Be it enacted by the Senate and House of Representatives of the United States of America in Congress assembled, That the first five sentences of the third paragraph of section 5 of the Act of August 24, 1912 (37 Stat. 560, 569), as amended by the Act of June 15, 1914 (38 Stat. 385), are hereby amended so as to read as follows: “Tolls on merchant vessels, Army and Navy transports, colliers, hospital ships, supply ships, and yachts shall be based on net vessel tons of actual earning capacity, determined in accordance with the • Rules for the Measurement of Vessels for the Panama Canal' prescribed by proclamation of the President, November 21, 1913, and as may be amended from time to time by order of the President, and shall not exceed $1 per net vessel-ton so determined, nor be less than 60 cents per net vessel-ton so determined, on laden vessels, and on vessels in ballast without passengers or cargo shall be less than the rate of tolls for vessels with passengers or cargo: Provided, That no charge shall be made for deck load, which is defined, for the purpose of this Act, as cargo situated in a space which is at all times exposed to the weather and the sea and which space is not included in the net tonnage determined under the said “Rules for the Measurement of Vessels for the Panama Canal.' Tolls on other floating craft shall be levied on displacement tonnage at rates to be prescribed by the President. In addition to the tolls based on measurement or displacement tonnage, tolls may be levied on passengers at rates prescribed by the President but not to exceed $1.50 for each passenger. The levy of tolls is subject to the provisions of article XIX of the convention between the United States of America and the Republic of Panama, entered into November 18, 1903, and of article I of the treaty between the United States of America and the Republic of Colombia, proclaimed March 30, 1922.”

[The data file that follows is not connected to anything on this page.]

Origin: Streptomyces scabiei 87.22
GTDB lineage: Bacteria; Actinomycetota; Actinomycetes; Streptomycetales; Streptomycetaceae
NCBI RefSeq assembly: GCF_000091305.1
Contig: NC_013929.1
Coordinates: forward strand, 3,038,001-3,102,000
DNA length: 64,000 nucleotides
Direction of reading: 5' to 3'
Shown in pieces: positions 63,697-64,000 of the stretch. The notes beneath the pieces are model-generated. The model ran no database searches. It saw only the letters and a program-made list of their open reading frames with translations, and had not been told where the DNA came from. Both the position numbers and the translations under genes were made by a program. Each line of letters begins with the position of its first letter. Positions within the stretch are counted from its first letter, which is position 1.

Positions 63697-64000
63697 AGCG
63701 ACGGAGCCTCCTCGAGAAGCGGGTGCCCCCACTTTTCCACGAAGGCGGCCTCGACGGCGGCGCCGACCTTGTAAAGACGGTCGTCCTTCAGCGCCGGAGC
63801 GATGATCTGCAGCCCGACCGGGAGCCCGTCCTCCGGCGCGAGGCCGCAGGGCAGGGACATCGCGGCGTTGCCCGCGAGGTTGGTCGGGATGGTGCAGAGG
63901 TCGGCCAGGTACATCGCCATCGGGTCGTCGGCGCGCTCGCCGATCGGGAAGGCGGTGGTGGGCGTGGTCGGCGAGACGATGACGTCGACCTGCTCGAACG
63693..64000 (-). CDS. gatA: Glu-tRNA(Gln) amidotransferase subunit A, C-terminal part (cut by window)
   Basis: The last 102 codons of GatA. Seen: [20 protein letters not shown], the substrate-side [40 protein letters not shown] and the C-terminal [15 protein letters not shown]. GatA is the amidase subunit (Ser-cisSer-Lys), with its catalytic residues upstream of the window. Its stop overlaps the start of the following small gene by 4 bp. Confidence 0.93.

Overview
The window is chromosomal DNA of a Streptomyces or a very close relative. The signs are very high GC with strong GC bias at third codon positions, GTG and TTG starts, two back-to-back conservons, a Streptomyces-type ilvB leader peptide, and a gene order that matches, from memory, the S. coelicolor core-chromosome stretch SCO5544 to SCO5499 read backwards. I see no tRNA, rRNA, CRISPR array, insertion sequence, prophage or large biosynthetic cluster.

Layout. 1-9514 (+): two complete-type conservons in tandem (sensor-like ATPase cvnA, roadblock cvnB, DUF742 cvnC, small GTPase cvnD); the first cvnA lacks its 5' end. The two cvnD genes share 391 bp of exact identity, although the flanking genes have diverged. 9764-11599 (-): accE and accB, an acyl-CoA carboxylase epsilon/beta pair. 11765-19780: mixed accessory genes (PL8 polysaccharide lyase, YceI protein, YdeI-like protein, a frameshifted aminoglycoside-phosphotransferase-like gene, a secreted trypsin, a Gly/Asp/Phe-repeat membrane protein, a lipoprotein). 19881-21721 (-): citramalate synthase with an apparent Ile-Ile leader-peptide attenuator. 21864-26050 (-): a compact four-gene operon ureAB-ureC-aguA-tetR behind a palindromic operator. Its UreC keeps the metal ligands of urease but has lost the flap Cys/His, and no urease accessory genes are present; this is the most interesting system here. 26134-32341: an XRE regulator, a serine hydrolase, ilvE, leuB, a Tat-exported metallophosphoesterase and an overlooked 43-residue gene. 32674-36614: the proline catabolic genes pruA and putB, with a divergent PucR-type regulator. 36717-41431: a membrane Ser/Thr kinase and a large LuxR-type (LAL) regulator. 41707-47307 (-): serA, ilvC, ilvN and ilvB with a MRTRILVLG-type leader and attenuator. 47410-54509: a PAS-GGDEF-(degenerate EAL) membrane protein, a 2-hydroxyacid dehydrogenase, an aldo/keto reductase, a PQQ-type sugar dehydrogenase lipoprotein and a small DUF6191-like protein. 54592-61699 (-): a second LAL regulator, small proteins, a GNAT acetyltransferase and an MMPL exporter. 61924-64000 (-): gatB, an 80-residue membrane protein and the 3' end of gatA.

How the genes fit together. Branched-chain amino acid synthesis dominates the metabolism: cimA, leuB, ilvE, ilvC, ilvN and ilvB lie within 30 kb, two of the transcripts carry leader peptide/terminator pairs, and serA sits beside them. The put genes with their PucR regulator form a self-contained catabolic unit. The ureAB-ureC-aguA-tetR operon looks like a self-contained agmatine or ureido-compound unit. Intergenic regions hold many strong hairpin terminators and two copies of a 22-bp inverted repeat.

SEC. 2. That this Act shall take effect and be enforced on and after January 1, 1936.